Human rights deteriorate in Azerbaijan

On 28 April the head of an election watchdog in Azerbaijan, Anar Mammadli, and two of his associates went on trial and face prison sentences. Besides these three men other critics of the regime - a human rights activist, a journalist and two opposition leaders - faced charges as well in the last two months.

Election watchdog
The Election Monitoring and Democracy Studies Center monitored the last elections in Azerbaijan, which took place in the autumn of 2013. The former Soviet state has been governed by president Ilham Aliyev since 2003, when he succeeded his father. The organization exposed widespread irregularities and fraud during the voting procedure and vote counting.

In December Mammadli, the chairman, was arrested. He and two of his employees; executive director Basir Suleymanli and the director of the Union for International Cooperation of Volunteers, Elnur Mammadov are facing charges of “tax evasion, illegal entrepreneurship, and using their office to falsify election results.”

Amnesty International sees the three men as “prisoners of conscience” and their supporters argue that the charges are politically motivated. Internationally the arrests led to concerns by the OSCE, EU and US.

Latest arrests
Over the last couple of months more people who criticized the regime are facing, or already faced, charges.

On 28 April a prominent human rights activist Leyla Yunus and her husband were detained at the Baku airport when they tried to fly to Doha, Qatar. Yunus, the founder and director of the Peace and Democracy Institute, is not allowed to leave the country. The reasons for the detainment are unknown. Yunus herself believes that “the plan is to arrest many human rights activists as a group of spies. The goal is to purge anyone who thinks differently. They do not want anyone who can speak about political prisoners.”

On 19 April Rauf Mirqadirov, commentator for the Russian-language daily ‘Zerkalo’ was taken into custody at the Baku airport after he was deported from Turkey, where he lived for the last three years. According to his lawyer, Mirqadirov is charged with “state treason, specifically with espionage”. Emin Guseynov, director of the Institute of War and Peace Reporting, describes Mirqadirov as “a well-known journalist with liberal views, who systematically criticizes human rights violations in Azerbaijan, Turkey, and elsewhere,” which could be a reason for Mirqadirov’s arrest.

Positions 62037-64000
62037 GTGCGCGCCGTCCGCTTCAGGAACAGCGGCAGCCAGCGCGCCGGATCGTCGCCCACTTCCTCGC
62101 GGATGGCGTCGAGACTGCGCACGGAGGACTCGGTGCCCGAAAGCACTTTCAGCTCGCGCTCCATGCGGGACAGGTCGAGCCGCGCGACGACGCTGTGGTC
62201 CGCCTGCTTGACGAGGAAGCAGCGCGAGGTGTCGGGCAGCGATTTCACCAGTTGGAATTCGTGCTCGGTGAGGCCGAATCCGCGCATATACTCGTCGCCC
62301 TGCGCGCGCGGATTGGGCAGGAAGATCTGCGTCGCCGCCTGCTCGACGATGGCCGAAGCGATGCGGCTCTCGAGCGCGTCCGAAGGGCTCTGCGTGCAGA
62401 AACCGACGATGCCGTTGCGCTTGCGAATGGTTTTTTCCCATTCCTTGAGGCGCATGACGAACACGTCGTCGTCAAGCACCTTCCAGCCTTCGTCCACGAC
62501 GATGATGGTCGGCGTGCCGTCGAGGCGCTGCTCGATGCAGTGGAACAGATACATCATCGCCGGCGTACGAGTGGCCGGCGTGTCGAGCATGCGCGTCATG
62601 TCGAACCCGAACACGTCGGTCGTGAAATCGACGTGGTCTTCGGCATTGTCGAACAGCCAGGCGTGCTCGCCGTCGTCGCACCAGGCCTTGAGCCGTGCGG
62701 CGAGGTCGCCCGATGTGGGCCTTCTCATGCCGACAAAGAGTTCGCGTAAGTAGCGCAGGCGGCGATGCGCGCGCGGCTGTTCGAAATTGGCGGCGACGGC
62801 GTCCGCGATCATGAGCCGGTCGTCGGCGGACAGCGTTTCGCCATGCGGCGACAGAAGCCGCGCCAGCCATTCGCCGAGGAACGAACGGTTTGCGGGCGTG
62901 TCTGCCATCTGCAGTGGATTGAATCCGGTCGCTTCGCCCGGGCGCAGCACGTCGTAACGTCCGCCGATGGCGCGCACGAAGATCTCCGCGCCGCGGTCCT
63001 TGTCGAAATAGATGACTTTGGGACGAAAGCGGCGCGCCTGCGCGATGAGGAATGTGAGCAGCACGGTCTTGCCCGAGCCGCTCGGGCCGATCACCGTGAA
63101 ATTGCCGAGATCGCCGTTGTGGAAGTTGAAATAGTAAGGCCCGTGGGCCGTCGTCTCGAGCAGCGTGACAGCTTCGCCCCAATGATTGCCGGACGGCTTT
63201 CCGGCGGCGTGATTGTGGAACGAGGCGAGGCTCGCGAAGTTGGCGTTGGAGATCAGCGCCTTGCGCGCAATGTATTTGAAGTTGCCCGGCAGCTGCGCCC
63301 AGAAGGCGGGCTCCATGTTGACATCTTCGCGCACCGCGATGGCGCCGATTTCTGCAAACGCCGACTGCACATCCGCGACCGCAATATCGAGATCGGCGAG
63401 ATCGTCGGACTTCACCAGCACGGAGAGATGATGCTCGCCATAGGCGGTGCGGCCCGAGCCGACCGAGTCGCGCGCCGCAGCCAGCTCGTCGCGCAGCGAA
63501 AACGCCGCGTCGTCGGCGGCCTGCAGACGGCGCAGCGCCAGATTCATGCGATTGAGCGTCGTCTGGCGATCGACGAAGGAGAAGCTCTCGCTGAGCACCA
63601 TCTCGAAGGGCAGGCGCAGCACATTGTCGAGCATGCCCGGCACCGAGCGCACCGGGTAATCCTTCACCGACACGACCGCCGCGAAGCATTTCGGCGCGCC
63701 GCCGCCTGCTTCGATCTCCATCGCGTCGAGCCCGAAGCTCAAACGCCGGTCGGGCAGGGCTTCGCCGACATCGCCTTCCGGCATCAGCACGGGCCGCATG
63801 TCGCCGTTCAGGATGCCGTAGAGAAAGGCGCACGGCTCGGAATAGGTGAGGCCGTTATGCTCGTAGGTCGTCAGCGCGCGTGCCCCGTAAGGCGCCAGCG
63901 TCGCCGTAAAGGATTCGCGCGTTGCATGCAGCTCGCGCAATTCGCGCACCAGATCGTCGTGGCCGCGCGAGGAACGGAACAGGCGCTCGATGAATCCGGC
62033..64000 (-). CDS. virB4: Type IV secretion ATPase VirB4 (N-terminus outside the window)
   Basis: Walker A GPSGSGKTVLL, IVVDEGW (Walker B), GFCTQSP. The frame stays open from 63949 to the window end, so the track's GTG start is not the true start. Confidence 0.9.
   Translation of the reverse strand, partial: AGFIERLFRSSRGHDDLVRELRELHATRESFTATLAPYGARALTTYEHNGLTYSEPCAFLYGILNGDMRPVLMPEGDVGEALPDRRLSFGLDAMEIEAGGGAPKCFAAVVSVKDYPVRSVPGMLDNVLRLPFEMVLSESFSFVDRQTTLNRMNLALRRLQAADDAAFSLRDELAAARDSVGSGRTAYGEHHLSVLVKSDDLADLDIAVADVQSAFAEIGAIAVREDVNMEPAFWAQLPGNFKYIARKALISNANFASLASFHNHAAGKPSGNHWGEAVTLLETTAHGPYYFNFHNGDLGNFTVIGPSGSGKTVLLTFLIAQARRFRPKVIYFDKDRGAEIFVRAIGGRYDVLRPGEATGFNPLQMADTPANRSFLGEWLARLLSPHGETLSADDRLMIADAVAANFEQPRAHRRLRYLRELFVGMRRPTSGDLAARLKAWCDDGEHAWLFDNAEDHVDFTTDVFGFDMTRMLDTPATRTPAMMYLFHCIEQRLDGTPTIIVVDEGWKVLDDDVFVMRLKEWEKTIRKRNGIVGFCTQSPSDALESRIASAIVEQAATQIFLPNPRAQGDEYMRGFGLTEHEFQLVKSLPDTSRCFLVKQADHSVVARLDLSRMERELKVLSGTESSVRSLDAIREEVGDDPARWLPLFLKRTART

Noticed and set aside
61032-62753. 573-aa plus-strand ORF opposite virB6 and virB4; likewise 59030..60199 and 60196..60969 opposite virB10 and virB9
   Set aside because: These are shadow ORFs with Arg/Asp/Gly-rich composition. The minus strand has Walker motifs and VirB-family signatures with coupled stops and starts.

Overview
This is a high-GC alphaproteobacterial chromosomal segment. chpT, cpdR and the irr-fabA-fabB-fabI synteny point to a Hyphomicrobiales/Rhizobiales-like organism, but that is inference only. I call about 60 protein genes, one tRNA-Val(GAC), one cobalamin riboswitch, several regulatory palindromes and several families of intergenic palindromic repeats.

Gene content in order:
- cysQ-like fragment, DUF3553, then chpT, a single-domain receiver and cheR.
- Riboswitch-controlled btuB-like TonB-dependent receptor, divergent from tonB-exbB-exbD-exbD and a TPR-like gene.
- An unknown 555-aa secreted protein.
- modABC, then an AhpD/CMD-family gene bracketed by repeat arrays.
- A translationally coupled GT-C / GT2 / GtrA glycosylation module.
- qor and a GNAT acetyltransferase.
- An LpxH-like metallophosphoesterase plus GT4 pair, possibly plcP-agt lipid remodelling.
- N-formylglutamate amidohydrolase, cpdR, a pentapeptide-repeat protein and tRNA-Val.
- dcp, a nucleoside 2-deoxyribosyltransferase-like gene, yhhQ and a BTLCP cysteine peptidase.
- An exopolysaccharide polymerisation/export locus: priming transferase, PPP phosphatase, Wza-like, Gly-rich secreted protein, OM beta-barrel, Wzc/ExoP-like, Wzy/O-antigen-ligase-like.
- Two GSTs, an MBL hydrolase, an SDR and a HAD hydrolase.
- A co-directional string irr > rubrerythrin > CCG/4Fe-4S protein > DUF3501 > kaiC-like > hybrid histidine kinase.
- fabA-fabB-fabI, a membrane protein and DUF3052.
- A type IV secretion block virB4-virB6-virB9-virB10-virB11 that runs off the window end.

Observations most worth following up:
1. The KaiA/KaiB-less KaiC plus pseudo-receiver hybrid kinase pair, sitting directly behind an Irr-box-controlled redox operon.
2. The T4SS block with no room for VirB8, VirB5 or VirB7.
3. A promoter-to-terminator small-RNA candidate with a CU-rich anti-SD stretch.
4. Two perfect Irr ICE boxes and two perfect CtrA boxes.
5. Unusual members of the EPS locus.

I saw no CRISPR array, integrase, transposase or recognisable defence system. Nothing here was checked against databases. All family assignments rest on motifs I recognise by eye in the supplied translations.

The Committee to Protect Journalist (CPJ) has condemned Azerbaijan’s authorities for charging Mirqadirov and called on them “to drop these trumped-up charges and stop abusing the law to silence independent reporting on the country,” CPJ’s Europe and Central Asia program coordinator Nina Ognianova said.

In March two opposition leaders were sentenced to prison. Ilgar Mammadov, head of the Republican Alternative movement, faces seven years in prison and deputy head of the Müsavat (Equality) Party, Tofiq Yaqublu five years. Next to them eight defendants received prison sentences, varying between two and a half and eight years. The arterial was about “mass disturbances” that took place in Ismayilli in January 2013. During these protests, participants demanded the resignation of the district governor and put some of his belongings on fire.

Opposite views
Nils Muiznieks, human rights commissioner at the 47-nation non-executive Council of Europe does not see any progress concerning human rights since his last report in August 2013. On 23 April a new report was published, which led to Muiznieks’ conclusion that “freedom of expression, assembly and association are deteriorating in Azerbaijan.”

The government disagrees: the nine million inhabitants “enjoy full freedom of speech and access to a lively opposition press,” the deputy executive secretary of the ruling New Azerbaijan Party said. He further stated that “those, who talk about human rights violations in our country, are biased and try to blacken Azerbaijan’s image.”

In May Azerbaijan is expected to take over the chairmanship of the Committee of Ministers of the Council of Europe. Ironically, one of the main focuses of this body is human rights.

By Laura Ritter

Sources: Radio Free Europe Radio Liberty I, Radio Free Europe Radio Liberty II, Azadliq, Radio Free Europe Radio Liberty III, Radio Free Europe Radio Liberty IV, Radio Free Europe Radio Liberty V, Reuters, Council of Europe

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